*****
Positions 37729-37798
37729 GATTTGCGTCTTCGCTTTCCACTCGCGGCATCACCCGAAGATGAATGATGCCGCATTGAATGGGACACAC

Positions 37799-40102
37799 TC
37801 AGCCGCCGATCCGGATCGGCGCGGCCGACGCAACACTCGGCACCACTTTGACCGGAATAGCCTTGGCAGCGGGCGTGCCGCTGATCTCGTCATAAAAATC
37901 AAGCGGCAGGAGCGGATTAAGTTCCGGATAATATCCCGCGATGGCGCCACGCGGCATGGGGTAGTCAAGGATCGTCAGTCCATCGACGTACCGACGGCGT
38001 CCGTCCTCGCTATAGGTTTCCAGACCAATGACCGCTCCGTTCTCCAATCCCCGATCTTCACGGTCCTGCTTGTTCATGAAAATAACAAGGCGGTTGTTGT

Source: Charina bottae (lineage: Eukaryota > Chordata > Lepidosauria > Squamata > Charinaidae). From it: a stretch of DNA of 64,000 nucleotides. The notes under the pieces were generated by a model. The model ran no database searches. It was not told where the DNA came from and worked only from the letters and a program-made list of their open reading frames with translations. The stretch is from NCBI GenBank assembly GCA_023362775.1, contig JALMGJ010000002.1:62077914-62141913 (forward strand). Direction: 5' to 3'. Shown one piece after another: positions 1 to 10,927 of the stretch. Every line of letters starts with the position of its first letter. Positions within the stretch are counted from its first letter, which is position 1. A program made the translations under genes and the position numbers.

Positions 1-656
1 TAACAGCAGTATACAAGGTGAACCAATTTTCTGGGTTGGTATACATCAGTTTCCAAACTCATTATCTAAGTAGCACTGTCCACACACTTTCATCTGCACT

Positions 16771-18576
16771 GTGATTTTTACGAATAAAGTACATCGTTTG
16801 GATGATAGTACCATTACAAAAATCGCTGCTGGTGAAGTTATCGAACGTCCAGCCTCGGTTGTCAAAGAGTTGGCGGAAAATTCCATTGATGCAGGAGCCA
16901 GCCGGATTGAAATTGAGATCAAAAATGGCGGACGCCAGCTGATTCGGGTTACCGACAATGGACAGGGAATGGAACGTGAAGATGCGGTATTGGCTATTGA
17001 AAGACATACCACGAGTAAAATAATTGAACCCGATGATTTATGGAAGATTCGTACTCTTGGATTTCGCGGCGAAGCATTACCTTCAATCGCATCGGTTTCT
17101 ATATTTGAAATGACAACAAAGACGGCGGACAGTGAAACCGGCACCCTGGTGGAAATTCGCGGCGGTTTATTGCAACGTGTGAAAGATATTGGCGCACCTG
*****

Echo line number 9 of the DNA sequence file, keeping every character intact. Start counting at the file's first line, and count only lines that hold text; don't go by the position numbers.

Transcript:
Positions 1-656